In early 2011, the Winnipeg band formerly known as Amuse split away from the path formed by that project to become Viridians. Branching out into a foreign style, the group played a few early shows to display their new sound and then took a step back to finish their debut five-song album, Again, Dangerous Visions. Just over a year after the formation of the group’s new persona, the Viridians’ debut EP will be released on April 12. The launch will be accompanied by a show at LoPub, 330 Kennedy Street, alongside other well-known Winnipeg groups Mahogany Frog and Calibai Yau.
Manitoban: What substance / activity do you find most helpful in the creative process?
Zach Allard: Sleep and humour. If I can’t write anything, or if new songs aren’t working during our rehearsals, we shelf them, go home and try the next day. Brutal honesty does also factor in there somewhere, on all sides!
M: Whose work inspired you the most in your youth?
ZA: I was a 60s and 70s rock kid until about 15 years old, then I heard Alexisonfire’s self titled album and the floodgates to metal, abstract music, hardcore and all that jazz opened. So in a way, AOF was a catalyst for what I listen to now, but I don’t know if it was really them, or more of a right-place-right-time sort of thing.
M: Whose work inspires you currently?
ZA: Any band that is truly honest with what they are trying to convey, and can do it well.
M: What’s the most embarrassing album you’ve ever owned?
ZA: I had a boy-band record and some crappy rock stuff before my dad turned me onto what he was listening to, but I wouldn’t really say I’m embarrassed of owning them!
M: What bands / artists have you been listening to lately?
ZA: Animals as Leaders and Mew mostly as well as Caspian and Tera Melos, which seem to always make it back into my listening pile.
M: Do you have any hobbies or obsessions outside of music?
ZA: Old video games for now and gear! I am never really satisfied with music gear but I just bought a bunch of old gear that I’m happy with for now. I’m also trying to whip through all the old SNES games I never owned as a kid. I think I’m naturally somewhat obsessive, so (almost) anything that I can turn into an obsession I will!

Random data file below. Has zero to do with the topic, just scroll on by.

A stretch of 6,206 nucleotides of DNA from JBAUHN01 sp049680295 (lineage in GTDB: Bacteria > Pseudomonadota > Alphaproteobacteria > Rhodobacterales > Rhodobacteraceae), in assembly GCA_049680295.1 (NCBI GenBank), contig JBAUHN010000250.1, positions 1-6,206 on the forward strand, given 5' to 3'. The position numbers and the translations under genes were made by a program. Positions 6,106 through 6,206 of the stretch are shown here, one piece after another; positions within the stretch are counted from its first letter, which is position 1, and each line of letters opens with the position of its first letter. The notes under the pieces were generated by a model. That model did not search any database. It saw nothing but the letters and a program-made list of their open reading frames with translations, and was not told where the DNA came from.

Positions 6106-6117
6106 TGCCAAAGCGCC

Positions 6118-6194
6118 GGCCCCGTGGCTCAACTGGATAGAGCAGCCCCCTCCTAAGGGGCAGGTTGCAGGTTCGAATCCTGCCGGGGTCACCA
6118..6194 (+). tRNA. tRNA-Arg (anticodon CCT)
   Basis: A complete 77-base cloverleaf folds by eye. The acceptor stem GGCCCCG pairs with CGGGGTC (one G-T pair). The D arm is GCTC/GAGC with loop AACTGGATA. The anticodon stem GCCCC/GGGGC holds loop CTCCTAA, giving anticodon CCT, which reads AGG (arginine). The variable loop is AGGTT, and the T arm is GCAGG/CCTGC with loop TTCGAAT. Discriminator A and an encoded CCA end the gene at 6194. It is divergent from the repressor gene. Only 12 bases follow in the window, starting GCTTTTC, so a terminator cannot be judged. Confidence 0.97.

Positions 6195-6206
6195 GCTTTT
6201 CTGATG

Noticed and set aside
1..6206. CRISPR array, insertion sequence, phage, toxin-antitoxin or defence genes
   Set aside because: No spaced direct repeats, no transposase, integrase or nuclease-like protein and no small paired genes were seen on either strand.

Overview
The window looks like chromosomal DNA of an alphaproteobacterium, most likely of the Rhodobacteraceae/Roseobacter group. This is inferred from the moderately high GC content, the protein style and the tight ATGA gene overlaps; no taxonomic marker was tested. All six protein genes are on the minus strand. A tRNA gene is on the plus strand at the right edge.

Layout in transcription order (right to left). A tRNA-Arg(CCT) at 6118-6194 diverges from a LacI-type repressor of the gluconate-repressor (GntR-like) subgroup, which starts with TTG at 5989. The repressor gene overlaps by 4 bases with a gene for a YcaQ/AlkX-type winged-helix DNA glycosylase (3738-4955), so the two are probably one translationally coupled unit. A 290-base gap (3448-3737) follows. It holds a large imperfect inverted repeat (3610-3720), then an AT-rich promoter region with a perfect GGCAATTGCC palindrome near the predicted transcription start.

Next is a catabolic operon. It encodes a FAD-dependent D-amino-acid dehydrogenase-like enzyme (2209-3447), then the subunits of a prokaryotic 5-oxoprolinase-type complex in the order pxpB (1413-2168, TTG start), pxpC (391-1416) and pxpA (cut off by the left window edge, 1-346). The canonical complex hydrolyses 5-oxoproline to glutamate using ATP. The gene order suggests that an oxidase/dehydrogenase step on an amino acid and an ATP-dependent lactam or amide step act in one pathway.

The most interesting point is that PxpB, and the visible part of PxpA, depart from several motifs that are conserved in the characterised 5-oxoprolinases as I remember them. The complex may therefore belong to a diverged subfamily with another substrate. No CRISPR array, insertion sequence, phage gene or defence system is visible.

M: In memory, what’s the best advice you’ve received?
ZA: The idea is to play your favourite music that no one else plays and not mimic yourself. I feel like you’re supposed to make every record as original as possible, and you’re not supposed to emulate even though you love other styles of music. That’s just ground zero. That’s what you’re obligated to do. And if you can do more than that, then that’s what you’re really shooting for. It doesn’t mean we always make it, but it means that’s the attempt — that’s the idea.
M: What is your most cherished musical instrument?
ZA: Pretty much everything I own I use equally, if I don’t I get rid of it. I guess my telecaster or SG, or maybe my Traynor head, because it always just sounds good. It’s an old one so it’s built like a tank and sounds great. But I don’t have any serious attachments to gear, they’re just tools of the trade.
M: What’s your favourite song to cover?
ZA: I don’t know any covers really. In terms of jazz tunes, I like modal tunes, so anything by McCoy Tyner or Wayne Shorter. Herbie, too.
M: What’s been the most surreal experience of your music career thus far?
ZA: Perhaps not most surreal, but proudest moments were being approached about playing with Electro Quarterstaff and Mahogany Frog, which are hands down two of our favourite bands in Winnipeg.